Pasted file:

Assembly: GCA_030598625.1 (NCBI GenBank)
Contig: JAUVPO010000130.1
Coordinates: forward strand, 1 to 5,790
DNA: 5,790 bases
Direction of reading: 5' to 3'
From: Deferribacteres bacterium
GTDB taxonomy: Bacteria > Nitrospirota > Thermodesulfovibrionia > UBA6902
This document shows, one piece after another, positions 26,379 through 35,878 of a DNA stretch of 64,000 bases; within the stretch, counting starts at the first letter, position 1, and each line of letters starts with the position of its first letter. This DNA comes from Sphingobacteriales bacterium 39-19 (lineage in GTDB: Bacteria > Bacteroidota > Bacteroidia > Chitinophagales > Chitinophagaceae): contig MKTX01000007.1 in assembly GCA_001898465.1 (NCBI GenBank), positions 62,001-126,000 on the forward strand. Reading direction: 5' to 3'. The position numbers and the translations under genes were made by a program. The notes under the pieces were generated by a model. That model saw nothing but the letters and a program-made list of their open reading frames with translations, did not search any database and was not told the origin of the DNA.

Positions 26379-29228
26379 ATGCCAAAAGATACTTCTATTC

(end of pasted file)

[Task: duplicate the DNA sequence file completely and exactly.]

Assembly: GCA_030598625.1 (NCBI GenBank)
Contig: JAUVPO010000130.1
Coordinates: forward strand, 1 to 5,790
DNA: 5,790 bases
Direction of reading: 5' to 3'
From: Deferribacteres bacterium
GTDB taxonomy: Bacteria > Nitrospirota > Thermodesulfovibrionia > UBA6902
This document shows, one piece after another, positions 26,379 through 35,878 of a DNA stretch of 64,000 bases; within the stretch, counting starts at the first letter, position 1, and each line of letters starts with the position of its first letter. This DNA comes from Sphingobacteriales bacterium 39-19 (lineage in GTDB: Bacteria > Bacteroidota > Bacteroidia > Chitinophagales > Chitinophagaceae): contig MKTX01000007.1 in assembly GCA_001898465.1 (NCBI GenBank), positions 62,001-126,000 on the forward strand. Reading direction: 5' to 3'. The position numbers and the translations under genes were made by a program. The notes under the pieces were generated by a model. That model saw nothing but the letters and a program-made list of their open reading frames with translations, did not search any database and was not told the origin of the DNA.

Positions 26379-29228
26379 ATGCCAAAAGATACTTCTATTC